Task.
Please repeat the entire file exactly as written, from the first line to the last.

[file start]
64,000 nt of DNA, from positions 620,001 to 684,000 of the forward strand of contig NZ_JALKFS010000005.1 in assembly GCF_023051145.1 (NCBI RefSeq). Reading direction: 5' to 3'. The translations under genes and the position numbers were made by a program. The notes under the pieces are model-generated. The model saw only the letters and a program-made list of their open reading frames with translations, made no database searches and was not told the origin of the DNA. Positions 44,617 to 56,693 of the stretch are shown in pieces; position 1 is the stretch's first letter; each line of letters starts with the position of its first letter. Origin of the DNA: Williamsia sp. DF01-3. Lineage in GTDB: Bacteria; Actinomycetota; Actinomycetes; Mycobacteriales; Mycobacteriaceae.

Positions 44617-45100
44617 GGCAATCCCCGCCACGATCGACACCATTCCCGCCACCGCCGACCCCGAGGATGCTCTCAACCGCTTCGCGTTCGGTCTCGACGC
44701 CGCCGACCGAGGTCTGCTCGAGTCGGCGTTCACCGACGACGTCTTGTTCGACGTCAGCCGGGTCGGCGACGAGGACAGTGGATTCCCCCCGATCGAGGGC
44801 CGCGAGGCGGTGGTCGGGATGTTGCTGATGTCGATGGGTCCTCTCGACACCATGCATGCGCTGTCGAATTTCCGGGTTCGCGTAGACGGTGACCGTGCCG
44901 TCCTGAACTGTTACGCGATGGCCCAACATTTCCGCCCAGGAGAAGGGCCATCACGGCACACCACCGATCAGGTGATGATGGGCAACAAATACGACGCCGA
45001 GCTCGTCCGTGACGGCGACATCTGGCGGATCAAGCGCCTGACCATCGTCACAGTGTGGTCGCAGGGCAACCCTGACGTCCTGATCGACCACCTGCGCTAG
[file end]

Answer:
64,000 nt of DNA, from positions 620,001 to 684,000 of the forward strand of contig NZ_JALKFS010000005.1 in assembly GCF_023051145.1 (NCBI RefSeq). Reading direction: 5' to 3'. The translations under genes and the position numbers were made by a program. The notes under the pieces are model-generated. The model saw only the letters and a program-made list of their open reading frames with translations, made no database searches and was not told the origin of the DNA. Positions 44,617 to 56,693 of the stretch are shown in pieces; position 1 is the stretch's first letter; each line of letters starts with the position of its first letter. Origin of the DNA: Williamsia sp. DF01-3. Lineage in GTDB: Bacteria; Actinomycetota; Actinomycetes; Mycobacteriales; Mycobacteriaceae.

Positions 44617-45100
44617 GGCAATCCCCGCCACGATCGACACCATTCCCGCCACCGCCGACCCCGAGGATGCTCTCAACCGCTTCGCGTTCGGTCTCGACGC
44701 CGCCGACCGAGGTCTGCTCGAGTCGGCGTTCACCGACGACGTCTTGTTCGACGTCAGCCGGGTCGGCGACGAGGACAGTGGATTCCCCCCGATCGAGGGC
44801 CGCGAGGCGGTGGTCGGGATGTTGCTGATGTCGATGGGTCCTCTCGACACCATGCATGCGCTGTCGAATTTCCGGGTTCGCGTAGACGGTGACCGTGCCG
44901 TCCTGAACTGTTACGCGATGGCCCAACATTTCCGCCCAGGAGAAGGGCCATCACGGCACACCACCGATCAGGTGATGATGGGCAACAAATACGACGCCGA
45001 GCTCGTCCGTGACGGCGACATCTGGCGGATCAAGCGCCTGACCATCGTCACAGTGTGGTCGCAGGGCAACCCTGACGTCCTGATCGACCACCTGCGCTAG